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Overview

Cytomegalovirus (sy·toe·MEG·a·low·vy·rus), or CMV, is a common virus that is generally harmless to people with healthy immune systems.  In fact, most people have been exposed to CMV at some point in their lives without realizing it.  Learn more about CMV, its symptoms, how it is transmitted, and how to talk to your doctor about CMV.

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Cytomegalovirus (sy·toe·MEG·a·low·vy·rus) or CMV, is a member of the herpesvirus family. Coming into contact with the CMV virus is a common occurrence and is typically harmless to the general population.

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Ask Your Doctor

Pregnancy… quite possibly one of the most significant, exciting health experiences that a woman can have, but also one that can cause anxiety, stress, and concern for the welfare of her unborn baby.

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Transmission

Transmission of CMV is very rare through casual contact. CMV is spread from one person to another, usually by direct and prolonged contact with bodily fluids, including saliva, urine, and breast milk.

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Signs & Symptoms

Most children and adults who contract CMV will not experience any symptoms and may not even know that they have been infected. Others may develop a mild illness, or may have any of the following symptoms.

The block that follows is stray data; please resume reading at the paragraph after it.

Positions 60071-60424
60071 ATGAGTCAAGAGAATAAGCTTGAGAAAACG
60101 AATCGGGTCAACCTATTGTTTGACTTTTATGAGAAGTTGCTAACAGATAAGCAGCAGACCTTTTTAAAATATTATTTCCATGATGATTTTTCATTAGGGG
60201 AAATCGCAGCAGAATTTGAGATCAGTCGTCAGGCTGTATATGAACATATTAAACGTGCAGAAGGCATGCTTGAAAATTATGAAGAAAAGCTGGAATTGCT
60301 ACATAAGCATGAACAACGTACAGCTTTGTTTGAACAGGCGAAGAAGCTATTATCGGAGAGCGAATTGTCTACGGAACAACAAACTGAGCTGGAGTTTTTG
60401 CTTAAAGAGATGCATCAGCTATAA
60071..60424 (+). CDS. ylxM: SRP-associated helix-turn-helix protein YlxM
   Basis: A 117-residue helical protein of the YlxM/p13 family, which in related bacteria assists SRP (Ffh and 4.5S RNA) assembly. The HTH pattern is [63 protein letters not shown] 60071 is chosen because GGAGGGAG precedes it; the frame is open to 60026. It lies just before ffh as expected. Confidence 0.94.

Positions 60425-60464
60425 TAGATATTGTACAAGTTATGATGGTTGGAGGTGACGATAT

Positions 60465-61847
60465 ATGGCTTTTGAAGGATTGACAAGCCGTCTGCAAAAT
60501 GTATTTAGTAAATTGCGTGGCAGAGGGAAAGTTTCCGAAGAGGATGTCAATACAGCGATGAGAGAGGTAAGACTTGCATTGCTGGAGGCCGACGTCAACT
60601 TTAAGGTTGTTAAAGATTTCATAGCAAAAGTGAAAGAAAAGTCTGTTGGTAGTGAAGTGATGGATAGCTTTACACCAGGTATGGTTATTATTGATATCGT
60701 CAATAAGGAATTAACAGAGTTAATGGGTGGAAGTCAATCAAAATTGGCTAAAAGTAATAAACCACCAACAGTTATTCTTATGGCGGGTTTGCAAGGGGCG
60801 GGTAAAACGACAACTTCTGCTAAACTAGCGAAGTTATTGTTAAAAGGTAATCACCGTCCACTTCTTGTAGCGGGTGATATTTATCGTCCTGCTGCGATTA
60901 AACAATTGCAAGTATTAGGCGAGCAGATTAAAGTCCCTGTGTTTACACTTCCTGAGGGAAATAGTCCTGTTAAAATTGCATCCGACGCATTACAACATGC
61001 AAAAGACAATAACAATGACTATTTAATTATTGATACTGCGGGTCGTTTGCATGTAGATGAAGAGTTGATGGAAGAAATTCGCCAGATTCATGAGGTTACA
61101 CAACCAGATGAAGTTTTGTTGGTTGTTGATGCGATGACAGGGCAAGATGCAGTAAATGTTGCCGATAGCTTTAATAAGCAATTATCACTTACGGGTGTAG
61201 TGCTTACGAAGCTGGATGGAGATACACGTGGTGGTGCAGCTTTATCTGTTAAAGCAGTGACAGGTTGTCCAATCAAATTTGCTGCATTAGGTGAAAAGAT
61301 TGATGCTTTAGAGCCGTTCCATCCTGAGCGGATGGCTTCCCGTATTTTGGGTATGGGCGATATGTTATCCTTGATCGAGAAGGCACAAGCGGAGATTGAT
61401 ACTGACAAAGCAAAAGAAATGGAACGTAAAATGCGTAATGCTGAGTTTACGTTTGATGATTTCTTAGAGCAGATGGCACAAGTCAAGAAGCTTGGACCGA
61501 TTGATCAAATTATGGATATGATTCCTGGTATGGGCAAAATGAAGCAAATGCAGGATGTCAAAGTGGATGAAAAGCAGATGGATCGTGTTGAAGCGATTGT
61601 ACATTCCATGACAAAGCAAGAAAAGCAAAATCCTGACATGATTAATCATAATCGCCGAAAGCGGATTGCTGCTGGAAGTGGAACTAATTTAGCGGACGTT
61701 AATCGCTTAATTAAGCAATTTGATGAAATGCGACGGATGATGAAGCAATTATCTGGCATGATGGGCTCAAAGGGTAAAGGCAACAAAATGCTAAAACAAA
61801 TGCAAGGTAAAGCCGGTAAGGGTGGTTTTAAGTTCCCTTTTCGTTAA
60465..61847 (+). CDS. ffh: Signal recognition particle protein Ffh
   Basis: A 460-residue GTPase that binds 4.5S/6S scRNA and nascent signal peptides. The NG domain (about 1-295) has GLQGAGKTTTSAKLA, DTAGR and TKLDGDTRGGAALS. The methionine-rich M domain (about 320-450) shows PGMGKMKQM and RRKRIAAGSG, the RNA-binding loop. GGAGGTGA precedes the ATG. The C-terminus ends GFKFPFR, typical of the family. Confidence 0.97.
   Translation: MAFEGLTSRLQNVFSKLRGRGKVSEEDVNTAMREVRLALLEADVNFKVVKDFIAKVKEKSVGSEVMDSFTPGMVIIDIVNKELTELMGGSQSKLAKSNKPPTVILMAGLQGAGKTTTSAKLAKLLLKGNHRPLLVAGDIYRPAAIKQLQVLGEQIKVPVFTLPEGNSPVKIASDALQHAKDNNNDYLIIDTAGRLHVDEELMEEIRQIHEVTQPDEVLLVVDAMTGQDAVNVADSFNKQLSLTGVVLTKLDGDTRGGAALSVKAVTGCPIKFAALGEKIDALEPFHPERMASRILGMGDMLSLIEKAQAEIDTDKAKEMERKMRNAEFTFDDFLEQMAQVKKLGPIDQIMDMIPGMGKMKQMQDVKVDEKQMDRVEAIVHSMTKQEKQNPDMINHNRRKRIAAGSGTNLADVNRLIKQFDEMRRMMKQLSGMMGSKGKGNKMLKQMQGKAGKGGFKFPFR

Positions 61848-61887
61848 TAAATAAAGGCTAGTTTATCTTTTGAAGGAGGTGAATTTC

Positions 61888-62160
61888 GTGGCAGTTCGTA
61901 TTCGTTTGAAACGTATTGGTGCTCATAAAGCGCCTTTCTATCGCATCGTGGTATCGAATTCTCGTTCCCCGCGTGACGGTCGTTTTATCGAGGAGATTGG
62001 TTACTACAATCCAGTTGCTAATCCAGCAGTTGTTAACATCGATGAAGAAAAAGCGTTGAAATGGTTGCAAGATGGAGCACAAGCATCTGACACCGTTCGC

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Prevention Tips

CMV is very common among healthy children one to three years of age who are at high risk for contracting CMV or other viruses from their peers. Learn how to practice standard prevention methods to mitigate the risk of acquiring CMV during pregnancy.

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Caretaker Precautions

Women with young children, or who work with young children, may be at greater risk for contracting cytomegalovirus, or CMV, during pregnancy. Studies in child-care settings suggest that as many as 75% of toddler-aged children have CMV in their urine or saliva.

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